The Making of Burma

The Making of Burma

The Making of Burma

The Making of Burma

Excerpt

The 4th of January 1948 was the most memorable day of my life. On that day, at 4 o'clock in the morning, I was privileged to take part in the celebrations of the transfer of sovereign power from Great Britain to the Union of Burma. To this deeply moving experience I was able to add others in many parts of Burma in the course of three more visits to the country; to the Kachin States and the Chin Hills; to the Naga areas and the Shan States. Again and again I met friends who outlined to me the history of their own area; the Sama Duwa Sinwa Nawng, Duwa Zau Rip, U Zan Hta Sin and Major Shan Lone in the Kachin States; Sao Saimong and Mi Mi Khaing in the Shan States; Vum Ko Hau in the Chin Hills. None of them have the slightest responsibility for what I have written, but I am greatly indebted to them for the interest they stimulated as well as for the data with which they supplied me.

The self-appointed task of telling the story of the making of Burma up to the point when, in October 1960, she acquired a complete frontier was made easier and happier by the encouragement and friendship of Burmese scholars; of Dr. Maung Maung, author of Burma in the Family of Nations and The Constitution of Burma; Dr. Hla Pe, Reader in Burmese at the School of Oriental Studies and chief editor of a new Burmese-English Dictionary; U Tet Htoot, who is supervising the printing of the Encylopedia Burmanica; Ma Thoung, Khin Maung Nyunt, Dr. Yi Yi, all colleagues in the India Office Library whilst working for their Ph. Ds., and Thet Tun for his M.A. There are also British scholars; the late J. S. Furnivall, who gave me much helpful advice in the early stages of the book and who, a few days before he died in July 1960, repeated the encouragement which has endeared so many students to him, and Dr. D. G. E. Hall, who has been generous enough to allow me to consult him on specific points. None of them shares any responsibility for the views I have expressed nor for the errors which I may have made.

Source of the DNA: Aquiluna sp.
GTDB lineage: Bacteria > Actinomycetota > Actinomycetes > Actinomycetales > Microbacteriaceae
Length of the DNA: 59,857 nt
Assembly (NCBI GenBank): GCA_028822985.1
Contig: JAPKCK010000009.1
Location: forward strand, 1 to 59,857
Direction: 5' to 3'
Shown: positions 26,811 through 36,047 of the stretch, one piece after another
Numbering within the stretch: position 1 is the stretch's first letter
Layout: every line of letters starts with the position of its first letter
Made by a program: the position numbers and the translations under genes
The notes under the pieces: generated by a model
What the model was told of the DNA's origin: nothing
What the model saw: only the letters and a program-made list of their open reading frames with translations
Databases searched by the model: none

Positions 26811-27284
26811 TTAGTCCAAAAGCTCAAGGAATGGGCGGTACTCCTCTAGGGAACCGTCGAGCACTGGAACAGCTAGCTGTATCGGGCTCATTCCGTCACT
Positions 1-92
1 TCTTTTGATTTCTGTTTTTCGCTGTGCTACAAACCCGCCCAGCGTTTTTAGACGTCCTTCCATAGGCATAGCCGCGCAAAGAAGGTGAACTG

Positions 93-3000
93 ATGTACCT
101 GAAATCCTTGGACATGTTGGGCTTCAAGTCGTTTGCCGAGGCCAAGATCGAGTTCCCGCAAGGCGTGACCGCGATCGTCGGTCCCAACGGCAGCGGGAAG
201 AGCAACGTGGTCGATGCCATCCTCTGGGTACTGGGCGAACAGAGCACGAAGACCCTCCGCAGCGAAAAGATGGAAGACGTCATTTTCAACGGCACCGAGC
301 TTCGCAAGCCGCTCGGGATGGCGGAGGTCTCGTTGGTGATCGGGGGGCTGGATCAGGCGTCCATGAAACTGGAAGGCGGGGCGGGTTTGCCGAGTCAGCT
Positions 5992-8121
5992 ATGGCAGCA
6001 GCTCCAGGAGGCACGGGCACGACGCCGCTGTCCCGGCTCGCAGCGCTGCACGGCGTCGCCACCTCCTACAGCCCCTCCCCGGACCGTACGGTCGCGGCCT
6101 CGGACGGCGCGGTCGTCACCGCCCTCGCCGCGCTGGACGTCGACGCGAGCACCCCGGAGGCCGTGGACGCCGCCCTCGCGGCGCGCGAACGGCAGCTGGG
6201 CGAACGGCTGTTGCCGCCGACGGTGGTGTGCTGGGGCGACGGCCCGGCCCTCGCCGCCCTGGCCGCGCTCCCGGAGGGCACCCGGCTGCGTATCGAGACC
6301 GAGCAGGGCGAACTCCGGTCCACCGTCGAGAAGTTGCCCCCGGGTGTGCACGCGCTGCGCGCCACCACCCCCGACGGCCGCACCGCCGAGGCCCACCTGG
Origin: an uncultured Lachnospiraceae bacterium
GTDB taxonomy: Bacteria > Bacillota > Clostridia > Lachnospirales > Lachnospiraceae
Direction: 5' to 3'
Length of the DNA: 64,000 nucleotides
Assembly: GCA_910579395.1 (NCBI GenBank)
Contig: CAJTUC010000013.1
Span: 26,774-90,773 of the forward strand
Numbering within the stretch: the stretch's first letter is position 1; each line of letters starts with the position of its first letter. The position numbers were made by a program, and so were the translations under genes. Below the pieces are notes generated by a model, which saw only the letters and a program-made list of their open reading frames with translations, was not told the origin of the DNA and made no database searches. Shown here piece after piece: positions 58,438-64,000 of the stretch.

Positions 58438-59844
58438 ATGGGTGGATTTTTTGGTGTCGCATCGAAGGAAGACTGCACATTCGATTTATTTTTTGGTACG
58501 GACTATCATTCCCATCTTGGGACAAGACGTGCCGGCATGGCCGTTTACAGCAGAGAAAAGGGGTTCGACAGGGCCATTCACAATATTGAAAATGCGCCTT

The Making of Burma could not have been written without access to the unrivalled documentation in the India Office Library in London. I am specially indebted to Mr. S. C. Sutton, its Director, to Mrs. Molly Poulter, and to Mr. D. Matthews, in . . .

Search by... Author
Show... All Results Primary Sources Peer-reviewed

Oops!

An unknown error has occurred. Please click the button below to reload the page. If the problem persists, please try again in a little while.